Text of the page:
Arts

Expanding Access to Art

Art Hop has jumped its downtown boundaries
Art Hop visitors view works displayed in a gallery set up in a storefront in the Washington Square neighborhood.

Art Hop, held the first Friday of each month since 1997 in downtown Kalamazoo, has long mixed local artists with local businesses. Except for a few “expanded” Art Hops each year that included art displays at other locations, most Art Hop venues had been downtown.

But now two new neighborhoods participate in Art Hop — the Washington Square area of the Edison neighborhood and the Oakwood Plaza area of the Oakwood/Winchell neighborhood. These neighborhoods wanted to boost their businesses and visibility, and the Arts Council of Greater Kalamazoo, which organizes Art Hop, was excited to offer more venues to its artists.

“There have always been places outside downtown (taking part in Art Hop), but this is the first time it’s been concentrated in an area,” says Beth McCann, deputy director of the Arts Council. “The expansion has always been artist-driven. They came to us and said they wanted to be a part of it.”

Bree Hahn, co-owner of Initial Attraction, a gift store in the Oakwood Plaza, says her store became an Art Hop venue last November because she knew there would be plenty of visitors.

“There’s a buzz in the air on the first Friday of the month,” she says. “We liked the idea that it was a plaza-wide event.”

In March, 49 locations were part of Art Hop, including nine in the Oakwood Plaza area and six in the Edison neighborhood. That’s up from the approximately 30 venues that used to participate most months of the year. Almost 80 shops participate in December Art Hops, just in time for Christmas.

Heather Purcell, manager of Wild Birds Unlimited in the Oakwood Plaza, says her store featured nature photography from Josh and Dave Haas at the November and December Art Hops. Purcell says she bought one of the photos for full-time display in the store and it has generated excitement among customers about future Art Hops.

“There was a lot of (foot) traffic,” Purcell says. “A lot of people didn’t know we were here. The recognition is what we needed.”

Several stores in the Washington Square area, south of downtown along Portage Street, started participating in Art Hop in 2013. Their participation was part of a greater movement to revitalize Washington Square, which was a busy shopping area in the 1940s and 1950s. The area experienced a downturn in recent decades, and the Kalamazoo County Land Bank has been spearheading efforts to bring new business and residents to the struggling area.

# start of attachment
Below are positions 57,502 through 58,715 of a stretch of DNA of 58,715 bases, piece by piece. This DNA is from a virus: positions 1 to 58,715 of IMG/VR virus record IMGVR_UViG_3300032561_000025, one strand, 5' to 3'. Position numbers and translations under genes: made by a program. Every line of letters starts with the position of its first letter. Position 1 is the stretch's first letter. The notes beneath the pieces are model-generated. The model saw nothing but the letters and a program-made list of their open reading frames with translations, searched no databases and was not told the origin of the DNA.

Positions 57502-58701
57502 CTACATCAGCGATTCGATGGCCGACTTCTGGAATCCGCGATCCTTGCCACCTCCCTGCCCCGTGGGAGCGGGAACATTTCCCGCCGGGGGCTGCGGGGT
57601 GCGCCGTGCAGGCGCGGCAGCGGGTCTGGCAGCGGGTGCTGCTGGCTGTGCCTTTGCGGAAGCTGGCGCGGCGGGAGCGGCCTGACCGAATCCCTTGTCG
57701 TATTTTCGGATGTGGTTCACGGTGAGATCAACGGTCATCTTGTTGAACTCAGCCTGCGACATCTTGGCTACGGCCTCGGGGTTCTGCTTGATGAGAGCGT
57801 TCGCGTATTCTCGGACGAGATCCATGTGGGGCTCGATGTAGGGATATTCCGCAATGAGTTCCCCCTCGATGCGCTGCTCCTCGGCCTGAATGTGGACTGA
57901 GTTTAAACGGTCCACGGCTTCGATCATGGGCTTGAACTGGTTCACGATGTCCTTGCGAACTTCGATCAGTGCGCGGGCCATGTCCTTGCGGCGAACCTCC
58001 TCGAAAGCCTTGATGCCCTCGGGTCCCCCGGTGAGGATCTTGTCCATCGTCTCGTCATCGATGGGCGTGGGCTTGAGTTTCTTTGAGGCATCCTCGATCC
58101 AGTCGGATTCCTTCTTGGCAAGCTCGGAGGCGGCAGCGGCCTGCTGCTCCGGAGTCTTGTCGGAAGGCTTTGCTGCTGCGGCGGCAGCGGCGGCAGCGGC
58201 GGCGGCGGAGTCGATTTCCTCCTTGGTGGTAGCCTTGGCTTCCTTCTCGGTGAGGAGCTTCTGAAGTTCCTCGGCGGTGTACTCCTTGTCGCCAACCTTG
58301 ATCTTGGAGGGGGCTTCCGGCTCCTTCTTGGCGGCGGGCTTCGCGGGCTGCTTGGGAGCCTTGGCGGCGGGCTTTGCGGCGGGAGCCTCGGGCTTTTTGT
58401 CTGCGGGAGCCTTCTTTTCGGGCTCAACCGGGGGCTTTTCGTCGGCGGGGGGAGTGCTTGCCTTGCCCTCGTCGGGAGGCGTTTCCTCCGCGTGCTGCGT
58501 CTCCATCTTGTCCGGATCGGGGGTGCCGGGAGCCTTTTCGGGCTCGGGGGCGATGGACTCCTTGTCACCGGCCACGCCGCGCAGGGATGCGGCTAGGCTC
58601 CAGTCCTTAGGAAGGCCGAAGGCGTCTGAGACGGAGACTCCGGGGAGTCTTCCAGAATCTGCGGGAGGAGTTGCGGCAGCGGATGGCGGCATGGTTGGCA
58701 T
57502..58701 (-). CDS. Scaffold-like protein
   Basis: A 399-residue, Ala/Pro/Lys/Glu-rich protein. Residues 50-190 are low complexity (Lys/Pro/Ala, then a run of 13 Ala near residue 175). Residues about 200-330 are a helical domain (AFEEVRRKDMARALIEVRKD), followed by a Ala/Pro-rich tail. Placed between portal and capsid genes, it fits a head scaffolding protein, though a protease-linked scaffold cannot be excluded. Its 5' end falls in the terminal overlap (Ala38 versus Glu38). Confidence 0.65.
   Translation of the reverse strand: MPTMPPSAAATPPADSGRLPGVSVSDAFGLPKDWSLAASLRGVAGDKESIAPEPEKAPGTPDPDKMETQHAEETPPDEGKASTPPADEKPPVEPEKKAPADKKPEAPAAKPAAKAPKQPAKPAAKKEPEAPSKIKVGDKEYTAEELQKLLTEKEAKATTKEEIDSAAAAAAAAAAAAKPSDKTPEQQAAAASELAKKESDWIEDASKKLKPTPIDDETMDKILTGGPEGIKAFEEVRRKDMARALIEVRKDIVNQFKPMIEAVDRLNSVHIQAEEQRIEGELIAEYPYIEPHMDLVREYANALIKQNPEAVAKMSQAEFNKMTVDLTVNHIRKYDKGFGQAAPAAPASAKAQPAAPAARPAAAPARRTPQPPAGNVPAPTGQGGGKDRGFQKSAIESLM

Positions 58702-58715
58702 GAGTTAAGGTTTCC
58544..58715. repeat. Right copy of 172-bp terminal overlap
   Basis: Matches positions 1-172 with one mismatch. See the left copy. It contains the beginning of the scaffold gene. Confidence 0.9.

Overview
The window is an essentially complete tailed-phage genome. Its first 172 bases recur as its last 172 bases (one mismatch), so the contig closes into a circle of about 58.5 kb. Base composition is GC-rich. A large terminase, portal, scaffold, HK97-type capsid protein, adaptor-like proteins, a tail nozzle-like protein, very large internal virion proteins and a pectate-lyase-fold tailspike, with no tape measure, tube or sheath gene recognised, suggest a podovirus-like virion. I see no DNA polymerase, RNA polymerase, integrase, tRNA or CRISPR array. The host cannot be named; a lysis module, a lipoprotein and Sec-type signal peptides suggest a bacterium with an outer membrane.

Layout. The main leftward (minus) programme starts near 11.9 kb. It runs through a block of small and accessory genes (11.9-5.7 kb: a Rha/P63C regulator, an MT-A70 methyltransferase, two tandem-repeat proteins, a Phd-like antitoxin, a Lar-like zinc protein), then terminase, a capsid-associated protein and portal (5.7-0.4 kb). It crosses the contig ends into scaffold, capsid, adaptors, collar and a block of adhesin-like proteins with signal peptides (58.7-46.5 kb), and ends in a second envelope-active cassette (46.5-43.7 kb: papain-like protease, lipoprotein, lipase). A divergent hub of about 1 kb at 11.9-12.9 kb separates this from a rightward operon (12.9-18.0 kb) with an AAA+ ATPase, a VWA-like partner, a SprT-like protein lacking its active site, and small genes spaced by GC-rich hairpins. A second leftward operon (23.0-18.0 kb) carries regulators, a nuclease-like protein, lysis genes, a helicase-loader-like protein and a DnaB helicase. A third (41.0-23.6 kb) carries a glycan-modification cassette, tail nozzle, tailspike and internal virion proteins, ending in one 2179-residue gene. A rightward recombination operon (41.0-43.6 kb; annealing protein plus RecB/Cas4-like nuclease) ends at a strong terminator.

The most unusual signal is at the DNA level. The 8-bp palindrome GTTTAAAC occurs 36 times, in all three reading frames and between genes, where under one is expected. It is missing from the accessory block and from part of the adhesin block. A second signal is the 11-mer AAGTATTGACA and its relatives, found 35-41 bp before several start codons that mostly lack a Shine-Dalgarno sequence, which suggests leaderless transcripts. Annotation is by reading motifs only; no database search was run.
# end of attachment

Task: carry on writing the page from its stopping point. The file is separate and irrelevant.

Art Hop has helped that effort, says Land Bank Executive Director Kelly Clarke, who noted that “we’re able to benefit from the name recognition.”

Artists enjoy that same recognition from Art Hop, McCann says, because “it’s a great opportunity to have a first show and it gives veteran artists an opportunity to show off their new work if they’re trying a new style.”

Even if an artist doesn’t sell a piece during Art Hop, visitors often collect artists’ business cards and track them down later to purchase their art.

“It’s great to see what sells and what people are interested in,” says Amy Zane, who features high-school-age artists and others at her shop, Amy Zane: Store & Studio, at 132 S. Kalamazoo Mall. Zane has displayed her own work at past Art Hops and knows the benefits as an artist and gallery owner.

“It’s a ton of recognition for artists, and it’s made a huge difference in (potential customers) knowing where we are,” she says.

Scarlet Vazquez, director of participating arts at the Boys and Girls Club of Greater Kalamazoo, helped almost a dozen middle school students display their paintings and drawings and give a dance performance at last October’s Washington Square Art Hop. Another show is planned for this month’s Art Hop, when both Vazquez and Clarke say the Washington Square neighborhood venues will offer several activities highlighting the neighborhood’s improvements.

In 2014, about 75,000 individuals attended Art Hops, according to McCann. She expects attendance of about 80,000 this year.

“Stores are watching neighboring businesses jumping on board,” she says. “They see that it’s good for their business and the community.”

McCann says the Arts Council is also eyeing the Stuart area, north of the Kalamazoo College campus, as a future Art Hop location.

Hahn says she has been hearing good reviews concerning the participation of Oakwood Plaza stores in Art Hop. “We’re hearing that it’s nice to have an alternative, or that they’re stopping here on the way downtown,” she says. “We wanted to do it because it’s a fun event. The community comes out for it.”

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Expanding Art Hop

"There have always been places outside downtown (taking part in Art Hop), but this is the first time it’s been concentrated in an area. The expansion has always been artist-driven. They came to us and said they wanted to be a part of it.”

– Beth McCann, deputy director of the Arts Council of Greater Kalamazoo